When Public Health Values ​​Are Not Embraced by Everyone – Psychology Today

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From opposition to banning harmful substances like cigarettes and soda to widespread resistance to the COVID vaccine, public health work has long faced these moments of pushback. What may at first seem like run-of-the-mill political debates (about, say, taxes), often refer primarily to values.

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The fact is that many populations do not share public health values, and this mismatch can create impasses that complicate our ability to be effective in our work. This leads to the notion that the populations are working against their own interests, that somehow the populations misunderstand the values ​​they must respect. That the populations are thinking “wrongly” and that our work is based on correcting these misunderstandings.

Understand the different values

But perhaps there is a different, more productive way to understand values ​​that differ from our own. In a different light, we can move beyond seeing value clashes as a conflict between right and wrong (with public health on the side of good), and rather see these conflicts as two different understandings of what is right. .

I have long been inspired by the story of British Prime Minister Clement Attlee as an example of how to achieve this balance in the political space. Attlee was a modest man, with few of the charismatic gifts we associate with transformational leaders.

However, he had a talent for engaging with all sides of the political spectrum, working pragmatically to promote change without compromising his core progressive principles. As a result, his government approved much of what would become the foundation of the UK’s strong social safety net, including the national health service. In his review of a biography of Attlee, Adam Gopnik wrote in the new yorker:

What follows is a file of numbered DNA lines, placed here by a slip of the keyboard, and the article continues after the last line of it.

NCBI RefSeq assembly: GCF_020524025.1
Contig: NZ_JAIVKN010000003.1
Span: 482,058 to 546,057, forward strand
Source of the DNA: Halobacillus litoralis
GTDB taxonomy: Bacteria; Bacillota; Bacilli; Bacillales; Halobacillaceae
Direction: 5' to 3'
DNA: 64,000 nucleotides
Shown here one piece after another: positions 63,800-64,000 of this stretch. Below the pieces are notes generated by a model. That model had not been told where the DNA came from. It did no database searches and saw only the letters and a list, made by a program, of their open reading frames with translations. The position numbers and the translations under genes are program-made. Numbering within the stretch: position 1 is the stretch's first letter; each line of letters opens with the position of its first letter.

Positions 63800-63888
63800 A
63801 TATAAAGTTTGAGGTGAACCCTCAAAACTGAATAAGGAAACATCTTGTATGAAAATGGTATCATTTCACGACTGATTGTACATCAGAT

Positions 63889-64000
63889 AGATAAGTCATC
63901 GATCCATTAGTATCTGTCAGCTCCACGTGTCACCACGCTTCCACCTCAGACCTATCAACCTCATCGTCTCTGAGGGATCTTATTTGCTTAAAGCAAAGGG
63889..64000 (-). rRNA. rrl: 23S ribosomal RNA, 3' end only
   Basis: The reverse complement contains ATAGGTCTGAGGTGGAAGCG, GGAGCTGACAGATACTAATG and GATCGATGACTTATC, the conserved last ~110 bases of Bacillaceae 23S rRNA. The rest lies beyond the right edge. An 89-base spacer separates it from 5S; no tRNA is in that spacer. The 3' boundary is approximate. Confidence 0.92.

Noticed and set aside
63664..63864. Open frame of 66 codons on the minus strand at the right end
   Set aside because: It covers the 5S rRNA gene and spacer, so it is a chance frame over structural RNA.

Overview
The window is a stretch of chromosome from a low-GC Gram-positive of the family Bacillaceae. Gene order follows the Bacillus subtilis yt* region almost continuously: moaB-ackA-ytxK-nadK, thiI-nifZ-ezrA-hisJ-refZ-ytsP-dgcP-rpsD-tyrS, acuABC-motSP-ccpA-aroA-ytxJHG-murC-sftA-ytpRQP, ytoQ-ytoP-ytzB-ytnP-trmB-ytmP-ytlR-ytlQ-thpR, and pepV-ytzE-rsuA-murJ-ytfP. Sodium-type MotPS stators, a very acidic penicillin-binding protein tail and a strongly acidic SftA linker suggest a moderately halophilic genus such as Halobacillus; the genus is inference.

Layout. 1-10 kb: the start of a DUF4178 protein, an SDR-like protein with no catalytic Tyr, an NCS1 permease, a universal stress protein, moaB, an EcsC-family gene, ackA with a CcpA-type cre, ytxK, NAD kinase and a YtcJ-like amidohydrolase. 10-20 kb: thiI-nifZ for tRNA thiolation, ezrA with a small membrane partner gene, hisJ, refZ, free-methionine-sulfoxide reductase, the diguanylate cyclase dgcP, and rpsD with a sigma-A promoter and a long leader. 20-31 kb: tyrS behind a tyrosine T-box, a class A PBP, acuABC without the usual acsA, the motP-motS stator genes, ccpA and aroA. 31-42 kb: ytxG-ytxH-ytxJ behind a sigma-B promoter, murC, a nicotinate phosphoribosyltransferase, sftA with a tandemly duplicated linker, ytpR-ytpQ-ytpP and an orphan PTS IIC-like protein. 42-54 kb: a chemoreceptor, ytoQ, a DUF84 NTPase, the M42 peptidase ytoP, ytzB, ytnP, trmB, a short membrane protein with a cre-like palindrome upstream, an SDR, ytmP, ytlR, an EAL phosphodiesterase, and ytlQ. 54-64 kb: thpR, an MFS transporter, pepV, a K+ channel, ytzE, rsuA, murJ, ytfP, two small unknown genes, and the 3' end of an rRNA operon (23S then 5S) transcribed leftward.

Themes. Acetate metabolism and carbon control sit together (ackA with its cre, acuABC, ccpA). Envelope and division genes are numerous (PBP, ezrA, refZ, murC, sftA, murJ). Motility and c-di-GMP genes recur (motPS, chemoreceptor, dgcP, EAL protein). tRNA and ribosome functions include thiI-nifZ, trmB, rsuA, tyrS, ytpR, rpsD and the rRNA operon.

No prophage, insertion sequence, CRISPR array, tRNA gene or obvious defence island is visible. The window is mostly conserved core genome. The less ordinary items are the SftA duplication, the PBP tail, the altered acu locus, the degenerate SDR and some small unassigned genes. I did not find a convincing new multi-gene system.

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[T]The true progressive giants are radicals of the real, those who accept that democracy implies pluralism, and that a plural society is obviously made up of many people and types, only a few of them truly exploitative and criminal, most simply pursuing their own interests. . version of the good life as tradition and conviction have offered it. The swing of power between them is not a sign of failure; it is a sign of life. Attlee’s example reminds us that it is possible to cling to moral absolutes—there was no peace under Hitler, and it was better to die fighting than try to make it—along with a appetite for a conciliation so abundant as to be more prolific… than merely pragmatic.

This is, I believe, a powerful theory of the case for a constructive engagement with values. Some values ​​are fundamental and inalienable. They include respect for personal autonomy, inclusion, kindness, and trust in data and facts.

These echo fundamental Enlightenment values, including those reflected in our country’s aspiring promise of “life, liberty, and the pursuit of happiness.” At the same time, we should always be encouraged by an “appetite for conciliation” informed by a willingness to recognize the validity of different values ​​and different points of view, and to see how these values ​​can inform a framework that can be no less grounded. ethically than ours, even as it supports different conclusions about the right path to follow.

In search of public health and different values

How can we support health in a country and a world where populations can have such different values?

First, we should not expect everyone to share the values ​​of public health. This is important because if everyone shared our values, shared our understanding of what is best for the public good, it would mean that anyone who expresses views contrary to these values ​​could be accused of acting in bad faith, rather than just acting. according to their own set of values.